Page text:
Marjorie May

A 1/15th scale working steam launch built from card by DON DIMENT

Marjorie May makes a fine sight steaming across the pond


The reason for this project came about when my wife won a model double acting oscillating steam engine in the club Christmas raffle, Photo 1. Fortunately, the builder of this engine then kindly volunteered to build a gas tank, Photo 2 as well as a boiler and from there I was committed to construct some sort of boat to make good use of this assembly. The complete steam plant is shown in Photo 3, all mounted on a nice brass base plate for easy model installation.


There were no suitable plans available, therefore I drew a set of plans to represent an open wooden launch which might have existed in the early part of the 20th Century. I used graph paper to design a model of length 67cms, beam 17.5cms and depth at Frames 9 to 14 of 10cms. This proved to be quite straightforward and the general arrangement is shown here in Photo 4 and the body plan is in Photo 5. I hope these pictures show that by using graph paper, readers will appreciate that the task is not too difficult. Having the ready built steam plant to hand enabled the overall size to be easily determined, but the design also had to allow for the easy removal of the complete steam plant. The fore and after parts of the hull would be decked, with the radio control equipment and battery hidden below the poop deck and removable hatches providing access. I also drew a sheer plan (in two parts to fit the paper and a half breath plan. Photo 6 is of the bow section of the sheer plan (stern sheer plan not shown here) and Photo 7 is of the half breadth plan. I hope these pictures give you an idea of what is involved in what is not really a complicated process and can be applied to any model intended to be built from an ‘own’ design.

Construction material

The hull, decks, floors, furniture and rudder are all built totally of card. The material used is mountcard, usually used to frame art work or photographs. It is easily cut with scalpel or craft knife and it can be bent, twisted, lightly sanded, painted, is acid free, inert and will not deteriorate. Superglue is the bonder of choice.


A suitable board of 1/2 inch MDF is prepared on which the deck plan of the hull is carefully drawn and the frame stations marked. Strips of card are glued against the frame lines.

Half frames were lifted from the lines plan using carbon paper onto a sheet of 2mm mountcard and then cut out with a scalpel. The half frames are turned over, marked around and then cut out producing a full set of whole frames which could then be glued upside down against the strips on the board plan. As the frames are cut to the maximum height of the hull, the keel line will be horizontal to the building board and any sheer or steps in the deck line can be cut out later.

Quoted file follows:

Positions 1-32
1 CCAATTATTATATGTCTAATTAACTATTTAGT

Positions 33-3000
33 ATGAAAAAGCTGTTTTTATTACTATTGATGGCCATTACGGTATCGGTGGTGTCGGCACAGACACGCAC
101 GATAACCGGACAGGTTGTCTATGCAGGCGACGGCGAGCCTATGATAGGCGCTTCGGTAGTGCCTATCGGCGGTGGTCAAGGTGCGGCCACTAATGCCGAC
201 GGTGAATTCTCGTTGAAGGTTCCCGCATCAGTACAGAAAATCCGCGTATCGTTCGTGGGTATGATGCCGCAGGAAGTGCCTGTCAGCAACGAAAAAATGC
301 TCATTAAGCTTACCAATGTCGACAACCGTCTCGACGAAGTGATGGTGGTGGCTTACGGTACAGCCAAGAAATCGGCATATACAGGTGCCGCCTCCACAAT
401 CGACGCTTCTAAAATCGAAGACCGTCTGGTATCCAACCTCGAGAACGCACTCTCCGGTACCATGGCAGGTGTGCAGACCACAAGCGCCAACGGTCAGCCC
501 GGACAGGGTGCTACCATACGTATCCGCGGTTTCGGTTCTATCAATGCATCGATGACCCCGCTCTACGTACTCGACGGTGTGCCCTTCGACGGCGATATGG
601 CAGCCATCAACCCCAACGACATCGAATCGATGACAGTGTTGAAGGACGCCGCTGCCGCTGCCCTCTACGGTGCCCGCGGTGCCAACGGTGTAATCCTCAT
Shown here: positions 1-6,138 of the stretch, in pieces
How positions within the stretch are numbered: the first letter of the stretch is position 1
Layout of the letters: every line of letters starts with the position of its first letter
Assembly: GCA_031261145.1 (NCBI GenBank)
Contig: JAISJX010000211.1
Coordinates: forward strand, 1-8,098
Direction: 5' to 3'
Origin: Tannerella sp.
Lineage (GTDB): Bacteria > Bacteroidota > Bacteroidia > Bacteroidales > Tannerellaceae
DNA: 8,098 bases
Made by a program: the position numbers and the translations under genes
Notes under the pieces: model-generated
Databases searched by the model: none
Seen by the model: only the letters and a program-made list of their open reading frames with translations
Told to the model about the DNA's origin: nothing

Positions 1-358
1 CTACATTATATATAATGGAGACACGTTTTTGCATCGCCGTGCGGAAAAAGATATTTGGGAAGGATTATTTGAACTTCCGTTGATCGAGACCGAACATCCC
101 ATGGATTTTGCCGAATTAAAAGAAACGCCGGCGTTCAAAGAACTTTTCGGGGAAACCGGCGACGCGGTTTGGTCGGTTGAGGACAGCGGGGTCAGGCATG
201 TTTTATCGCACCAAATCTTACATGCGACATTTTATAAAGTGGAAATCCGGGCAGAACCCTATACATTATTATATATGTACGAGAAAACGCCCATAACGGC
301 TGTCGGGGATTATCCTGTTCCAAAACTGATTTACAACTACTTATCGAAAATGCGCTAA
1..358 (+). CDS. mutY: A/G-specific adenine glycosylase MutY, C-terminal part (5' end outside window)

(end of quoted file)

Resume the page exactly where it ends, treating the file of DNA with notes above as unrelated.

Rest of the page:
For this model, which is 67cms. long, a total of 29 frames were cut and glued to the building board, most of them 3cms apart, but with three extra frames inserted at the bow and four at the stern to ease the planking curves. Photo 8 shows the basic process for mounting the frames. The keel sternpost and forefoot were cut from a single piece of 4mm mountcard and inserted into the cut-outs in the base of the frames. Having ensured that the structure is all square, this piece can be glued into the frames, immediately producing a quite rigid structure, Photo 9.

Planking the hull is achieved by cutting strips of 2mm thick card and tacking them with superglue to the frames. Because the card bends and twists easily there is no spring and no need for pins or waiting for the glue to dry. Stealers are easily cut and inserted. Planking is started at the top of the hull (nearest the board) working towards the keel piece, as any excess superglue runs down and this helps the sticking process. Photo 10 is of the hull completely planked.

The planked hull was now covered in glass tissue and resin. Some of the resin was absorbed into the card and after being left to cure for a week or so, the resulting structure is waterproof, very hard and very rigid. Provided care is taken with this task, the resulting hull is easily as strong as the traditionally built wooden hull and certainly lighter and stronger than a complete GRP version. The proof of this is that in a hull of this size, no bulkheads are needed to stiffen its construction. After the hull has been removed from the board the excess height of the frames and any designed sheer can be cut with a razor saw. Any minor flaws or small lumps in the resin coat can be sanded off or filled with Isopon P38 before painting. As this is an open launch the frames were cut down to about 2mm out from the planking to represent the ribs.